By the time of the Peloponnesian War, the festival of Dionysus, the god of wine, had evolved from a simple day of wine-drunk revelry to a multi-day celebration of the arts, sports, and of course, wine. Some of the West’s first recorded theater came in the form of Greek tragedies written and performed at the festival. To the ancient Greeks, it was simply a given that wine and art went hand in hand. They believed that the relaxed state induced by wine allowed poets and playwrights to express themselves without inhibition.
The Greek intellectual tradition also owes much to wine. The symposium was a Greek tradition in which men of the aristocracy would gather, drink wine, and recite songs or poems. They would also discuss philosophy or the issues of the day. These symposia were such cultural pillars, that writer-philosophers like Plato and Xenophon would set their philosophic dialogues as fictional symposia.
Even to relatively remote Greek territories, like those on Sicily, wine would have been a natural and logical way to commemorate a great victory. It was hardly a surprise then, that Sicilian forces celebrated their victory over the greatest maritime power in the world with a little Greek wine. This celebrating would not have been a problem if an Athenian force weren’t camped out just a few minutes’ march away. There was nothing stopping the Athenians from fleeing inland, seeking new allies, and digging in while awaiting reinforcements.
To prevent the Athenians from fleeing, Hermocrates needed to get creative. Unlike the rigid, inflexible Spartans, the Sicilians were always willing to be inventive to overcome obstacles. So, the Sicilian leader sent for a handful of civilians — old friends whom Hermocrates knew he could trust. The Sicilian leader ordered his friends to sell information to the Athenians. The Syracusean “traitors” would inform the Athenians that a network of roadblocks had been set — trip wires that promised to alert the Sicilian army when the Athenians fled. While the Athenians were being misinformed, Gylippus went about rallying a handful of sober-enough troops to man the roadblocks.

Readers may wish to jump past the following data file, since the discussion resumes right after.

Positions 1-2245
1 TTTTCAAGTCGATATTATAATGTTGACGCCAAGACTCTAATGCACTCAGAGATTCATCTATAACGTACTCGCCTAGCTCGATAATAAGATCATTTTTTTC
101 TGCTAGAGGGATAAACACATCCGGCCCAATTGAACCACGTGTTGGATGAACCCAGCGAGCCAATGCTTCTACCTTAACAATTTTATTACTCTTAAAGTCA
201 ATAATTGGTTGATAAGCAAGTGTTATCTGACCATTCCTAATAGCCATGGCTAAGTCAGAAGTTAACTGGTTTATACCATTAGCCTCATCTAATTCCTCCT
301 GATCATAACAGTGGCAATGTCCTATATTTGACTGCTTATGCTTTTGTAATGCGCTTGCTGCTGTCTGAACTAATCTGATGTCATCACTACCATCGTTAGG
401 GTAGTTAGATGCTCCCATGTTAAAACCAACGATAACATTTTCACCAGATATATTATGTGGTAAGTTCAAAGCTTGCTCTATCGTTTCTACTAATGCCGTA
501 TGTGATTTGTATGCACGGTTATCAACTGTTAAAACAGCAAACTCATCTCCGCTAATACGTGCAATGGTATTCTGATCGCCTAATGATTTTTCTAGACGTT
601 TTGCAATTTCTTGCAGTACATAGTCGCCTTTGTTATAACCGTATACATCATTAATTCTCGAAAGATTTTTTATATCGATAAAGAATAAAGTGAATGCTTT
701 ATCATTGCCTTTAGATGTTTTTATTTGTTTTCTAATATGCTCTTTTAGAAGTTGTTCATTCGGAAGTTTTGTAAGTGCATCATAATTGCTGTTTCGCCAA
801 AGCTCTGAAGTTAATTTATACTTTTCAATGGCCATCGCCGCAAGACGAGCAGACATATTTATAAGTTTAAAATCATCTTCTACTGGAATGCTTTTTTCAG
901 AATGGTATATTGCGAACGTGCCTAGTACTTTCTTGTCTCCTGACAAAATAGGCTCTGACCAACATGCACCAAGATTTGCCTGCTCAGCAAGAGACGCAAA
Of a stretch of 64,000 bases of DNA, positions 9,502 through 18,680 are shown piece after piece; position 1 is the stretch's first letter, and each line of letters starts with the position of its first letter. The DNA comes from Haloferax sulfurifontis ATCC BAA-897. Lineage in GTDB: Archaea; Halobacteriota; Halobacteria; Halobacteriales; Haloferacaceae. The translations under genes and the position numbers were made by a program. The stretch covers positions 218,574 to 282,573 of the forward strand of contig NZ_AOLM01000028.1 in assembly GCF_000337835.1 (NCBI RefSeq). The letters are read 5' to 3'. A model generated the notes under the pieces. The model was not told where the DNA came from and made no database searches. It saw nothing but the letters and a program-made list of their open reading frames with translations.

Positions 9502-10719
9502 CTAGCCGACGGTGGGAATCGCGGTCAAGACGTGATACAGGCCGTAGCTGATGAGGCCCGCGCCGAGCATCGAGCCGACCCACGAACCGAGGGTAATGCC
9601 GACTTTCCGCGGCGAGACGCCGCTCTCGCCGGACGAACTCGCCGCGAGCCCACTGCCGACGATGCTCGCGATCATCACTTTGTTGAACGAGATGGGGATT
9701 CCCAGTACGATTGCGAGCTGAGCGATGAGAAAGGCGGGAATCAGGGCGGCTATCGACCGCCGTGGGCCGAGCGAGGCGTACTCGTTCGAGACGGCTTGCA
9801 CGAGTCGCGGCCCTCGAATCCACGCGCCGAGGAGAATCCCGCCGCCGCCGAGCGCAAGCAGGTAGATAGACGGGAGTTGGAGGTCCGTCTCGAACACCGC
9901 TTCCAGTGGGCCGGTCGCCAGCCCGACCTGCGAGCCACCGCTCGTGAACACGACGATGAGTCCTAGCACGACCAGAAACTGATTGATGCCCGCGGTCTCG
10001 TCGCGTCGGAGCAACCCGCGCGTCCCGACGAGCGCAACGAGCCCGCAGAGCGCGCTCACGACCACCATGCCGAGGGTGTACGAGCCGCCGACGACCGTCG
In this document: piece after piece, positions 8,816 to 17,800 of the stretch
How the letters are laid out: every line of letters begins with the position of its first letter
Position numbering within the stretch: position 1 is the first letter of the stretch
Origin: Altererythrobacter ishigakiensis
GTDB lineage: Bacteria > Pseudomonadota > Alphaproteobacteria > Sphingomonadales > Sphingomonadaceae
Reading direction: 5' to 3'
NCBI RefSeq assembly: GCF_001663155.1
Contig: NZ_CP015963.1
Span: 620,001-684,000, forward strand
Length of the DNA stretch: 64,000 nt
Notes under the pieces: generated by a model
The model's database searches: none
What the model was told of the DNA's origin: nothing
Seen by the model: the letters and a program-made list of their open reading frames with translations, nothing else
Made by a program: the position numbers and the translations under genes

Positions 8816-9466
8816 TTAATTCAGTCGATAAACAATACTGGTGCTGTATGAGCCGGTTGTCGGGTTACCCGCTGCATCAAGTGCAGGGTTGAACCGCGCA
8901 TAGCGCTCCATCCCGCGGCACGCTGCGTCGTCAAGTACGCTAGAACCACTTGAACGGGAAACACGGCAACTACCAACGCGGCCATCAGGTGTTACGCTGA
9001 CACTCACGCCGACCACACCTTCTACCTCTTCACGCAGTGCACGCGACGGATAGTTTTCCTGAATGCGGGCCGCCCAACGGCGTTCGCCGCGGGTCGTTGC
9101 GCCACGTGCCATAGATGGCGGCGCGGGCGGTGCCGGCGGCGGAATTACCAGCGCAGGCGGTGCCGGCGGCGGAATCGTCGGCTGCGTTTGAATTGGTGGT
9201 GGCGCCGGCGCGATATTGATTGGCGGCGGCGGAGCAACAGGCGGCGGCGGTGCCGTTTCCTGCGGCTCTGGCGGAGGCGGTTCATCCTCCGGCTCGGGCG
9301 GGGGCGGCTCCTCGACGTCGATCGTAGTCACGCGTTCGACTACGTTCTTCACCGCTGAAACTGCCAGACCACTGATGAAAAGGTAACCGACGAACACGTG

Nicias, the conservative Athenian general, believed the informants when they claimed the Sicilians were lying in wait. While the Sicilians partied, Nicias and his army stayed put. The Athenians wouldn’t break camp until much later, and would eventually be defeated by the confident, capable Sicilians. The expedition’s defeat would prove a crippling blow to Athens. The war with Sparta would reignite, and the Sicilians would partner with Sparta to eventually wear down and defeat mighty Athens.
The Sicilian expedition is a case study in imperial hubris. A powerful nation, far from home, can easily trick itself into believing that its power is indomitable. However, there is no substitute for the home field advantage. For the Sicilians, the desire to defend their homeland was powerful enough to overcome even an ill-timed night of drunken revelry.
The source of this account comes to us from the ancient Greek historian Thucydides’ account History of the Peloponnesian War. It influenced thinkers like Hobbes, Patton, Napoleon, and Thomas Jefferson; it is one of West Point’s ten greatest works of military history.
Fifth-century Greeks drank wine, but today, Greece has another unique spirit: the liquor Ouzo. An early version was first distilled in the 14th century by Greek monks (when Ouzo was first distilled, Thucydides’ text was already 1700 years old!). Ouzo now forms the base of the Ouzini.
One part Ouzo
Three parts fresh orange juice
2-4 drops of Angostura bitters
Pour into rocks glass over ice, stir, garnish with orange slice
Until next time, στην υγεια μας (cheers)!
Paul Lewandowski is a trivia nerd with a penchant for obscure and oddly named cocktails. He is also a graduate student, veteran, and writer.
Photo credit: Ian Scott